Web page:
The Ancient Economy
"Technical progress, economic growth, productivity, even efficiency have not been significant goals since the beginning of time," declares M. I. Finley in his classic work. The states of the ancient Mediterranean world had no recognizable real-property market, never fought a commercially inspired war, witnessed no drive to capital formation, and assigned the management of many substantial enterprises to slaves and ex-slaves. In short, to study the economies of the ancient world, one must begin by discarding many premises that seemed self-evident before Finley showed that they were useless or misleading. Available again, with a new foreword by Ian Morris, these sagacious, fertile, and occasionally combative essays are just as electrifying today as when Finley first wrote them.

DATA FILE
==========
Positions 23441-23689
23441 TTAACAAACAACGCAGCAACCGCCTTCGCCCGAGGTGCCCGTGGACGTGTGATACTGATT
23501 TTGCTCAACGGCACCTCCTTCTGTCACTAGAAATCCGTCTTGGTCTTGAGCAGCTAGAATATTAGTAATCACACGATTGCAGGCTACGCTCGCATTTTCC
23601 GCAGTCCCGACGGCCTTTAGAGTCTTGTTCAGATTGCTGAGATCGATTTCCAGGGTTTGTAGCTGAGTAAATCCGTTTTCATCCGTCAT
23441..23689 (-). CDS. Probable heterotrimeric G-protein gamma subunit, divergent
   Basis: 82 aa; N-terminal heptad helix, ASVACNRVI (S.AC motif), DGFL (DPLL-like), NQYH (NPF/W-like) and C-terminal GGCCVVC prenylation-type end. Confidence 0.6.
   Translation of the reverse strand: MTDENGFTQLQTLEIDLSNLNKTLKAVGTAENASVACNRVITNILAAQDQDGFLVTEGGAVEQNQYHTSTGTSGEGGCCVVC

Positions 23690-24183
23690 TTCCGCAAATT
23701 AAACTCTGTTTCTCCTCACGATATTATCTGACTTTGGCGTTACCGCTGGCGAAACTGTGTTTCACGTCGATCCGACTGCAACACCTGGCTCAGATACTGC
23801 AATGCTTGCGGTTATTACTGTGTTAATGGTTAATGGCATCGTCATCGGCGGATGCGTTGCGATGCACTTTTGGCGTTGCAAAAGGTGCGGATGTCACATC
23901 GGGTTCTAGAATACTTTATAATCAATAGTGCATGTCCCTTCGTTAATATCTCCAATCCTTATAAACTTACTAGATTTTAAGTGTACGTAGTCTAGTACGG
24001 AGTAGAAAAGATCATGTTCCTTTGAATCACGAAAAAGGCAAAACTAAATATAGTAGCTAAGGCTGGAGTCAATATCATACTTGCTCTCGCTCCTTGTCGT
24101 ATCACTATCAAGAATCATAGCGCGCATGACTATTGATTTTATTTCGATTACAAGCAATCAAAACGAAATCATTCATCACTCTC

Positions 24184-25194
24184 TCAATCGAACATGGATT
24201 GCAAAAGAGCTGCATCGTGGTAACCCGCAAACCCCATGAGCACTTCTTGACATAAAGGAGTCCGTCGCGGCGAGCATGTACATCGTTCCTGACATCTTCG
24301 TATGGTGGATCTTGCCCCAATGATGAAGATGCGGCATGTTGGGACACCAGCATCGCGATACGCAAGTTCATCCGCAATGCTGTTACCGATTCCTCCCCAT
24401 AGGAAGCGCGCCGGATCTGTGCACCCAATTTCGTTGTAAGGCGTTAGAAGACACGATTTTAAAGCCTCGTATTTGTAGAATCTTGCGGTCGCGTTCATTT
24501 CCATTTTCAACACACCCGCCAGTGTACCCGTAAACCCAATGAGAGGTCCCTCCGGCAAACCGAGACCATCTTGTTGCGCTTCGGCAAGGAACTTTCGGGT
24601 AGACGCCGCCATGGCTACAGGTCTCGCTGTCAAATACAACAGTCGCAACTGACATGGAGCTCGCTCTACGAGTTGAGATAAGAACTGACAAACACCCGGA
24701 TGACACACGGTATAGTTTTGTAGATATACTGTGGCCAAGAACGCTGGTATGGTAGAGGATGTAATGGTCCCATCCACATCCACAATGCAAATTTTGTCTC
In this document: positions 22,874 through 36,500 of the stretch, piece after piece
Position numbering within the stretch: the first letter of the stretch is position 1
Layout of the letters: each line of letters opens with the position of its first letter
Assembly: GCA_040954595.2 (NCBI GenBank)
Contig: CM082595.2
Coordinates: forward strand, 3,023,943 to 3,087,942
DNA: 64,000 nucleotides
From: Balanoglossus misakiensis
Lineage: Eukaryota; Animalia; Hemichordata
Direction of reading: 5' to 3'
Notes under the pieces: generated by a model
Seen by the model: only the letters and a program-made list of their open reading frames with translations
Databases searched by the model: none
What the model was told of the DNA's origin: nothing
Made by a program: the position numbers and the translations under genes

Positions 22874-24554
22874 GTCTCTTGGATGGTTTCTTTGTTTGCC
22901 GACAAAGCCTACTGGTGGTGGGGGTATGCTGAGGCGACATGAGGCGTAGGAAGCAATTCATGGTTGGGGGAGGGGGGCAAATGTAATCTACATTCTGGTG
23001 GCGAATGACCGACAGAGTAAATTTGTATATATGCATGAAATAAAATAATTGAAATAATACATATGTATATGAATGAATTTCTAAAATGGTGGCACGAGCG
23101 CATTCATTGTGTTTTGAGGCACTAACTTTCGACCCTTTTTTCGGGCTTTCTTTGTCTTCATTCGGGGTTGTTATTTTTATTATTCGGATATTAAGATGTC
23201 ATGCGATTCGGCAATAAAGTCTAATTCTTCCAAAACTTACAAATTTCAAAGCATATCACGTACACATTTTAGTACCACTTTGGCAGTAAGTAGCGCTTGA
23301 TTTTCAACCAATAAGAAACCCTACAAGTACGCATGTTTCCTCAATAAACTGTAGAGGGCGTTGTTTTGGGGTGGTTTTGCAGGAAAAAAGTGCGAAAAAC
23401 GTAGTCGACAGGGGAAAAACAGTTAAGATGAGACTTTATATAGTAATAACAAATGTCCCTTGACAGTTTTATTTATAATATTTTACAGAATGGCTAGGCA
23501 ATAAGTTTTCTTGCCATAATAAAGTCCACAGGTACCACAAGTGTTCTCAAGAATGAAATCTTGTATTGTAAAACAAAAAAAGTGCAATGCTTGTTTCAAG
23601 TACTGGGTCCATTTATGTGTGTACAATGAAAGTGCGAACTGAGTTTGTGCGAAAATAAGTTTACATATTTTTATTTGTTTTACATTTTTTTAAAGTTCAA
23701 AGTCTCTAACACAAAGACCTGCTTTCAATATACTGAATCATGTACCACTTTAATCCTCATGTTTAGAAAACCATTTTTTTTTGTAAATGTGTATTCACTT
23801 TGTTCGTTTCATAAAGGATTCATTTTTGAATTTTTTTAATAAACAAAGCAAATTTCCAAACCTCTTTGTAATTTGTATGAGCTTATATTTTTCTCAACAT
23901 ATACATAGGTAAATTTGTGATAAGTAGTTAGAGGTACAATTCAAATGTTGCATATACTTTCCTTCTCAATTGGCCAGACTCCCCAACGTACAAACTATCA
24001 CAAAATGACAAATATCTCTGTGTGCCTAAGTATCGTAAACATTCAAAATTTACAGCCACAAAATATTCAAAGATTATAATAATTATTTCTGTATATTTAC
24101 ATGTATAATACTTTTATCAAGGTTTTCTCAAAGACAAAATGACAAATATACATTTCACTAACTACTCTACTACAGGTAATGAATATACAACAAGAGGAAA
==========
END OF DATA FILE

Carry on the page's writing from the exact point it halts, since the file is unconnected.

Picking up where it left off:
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activity agricultural analysis ancient economy ancient history ancient world antiquity argued argument Aristotle army Athenian Brunt Caesar called Cambridge centre chap Cicero citizens city of Rome city-state Classical Antiquity classical Athens coins concept Demosthenes discussion drachmas Duncan-Jones Economic History Egypt estates evidence example exploitation export farm Finley Finley's fourth century B.C. freedmen fundamental Garnsey Gaul Graeco-Roman grain Greece Greek Greek and Roman Hellenistic helots historians imperial important income interest Italian Italy land landowners later Roman latifundia Lezoux loans London manufacture Max Weber metics military modern moneylending normally Oxford Paris peasant period Pliny Polanyi political poor population profits provinces Republic Roman emperors Roman Empire romischen scale second century sector senators sense sesterces slavery social status Strabo structure tenants third century Thucydides tion town trade Trajan Trimalchio urban Veyne wealth Weber Xenophon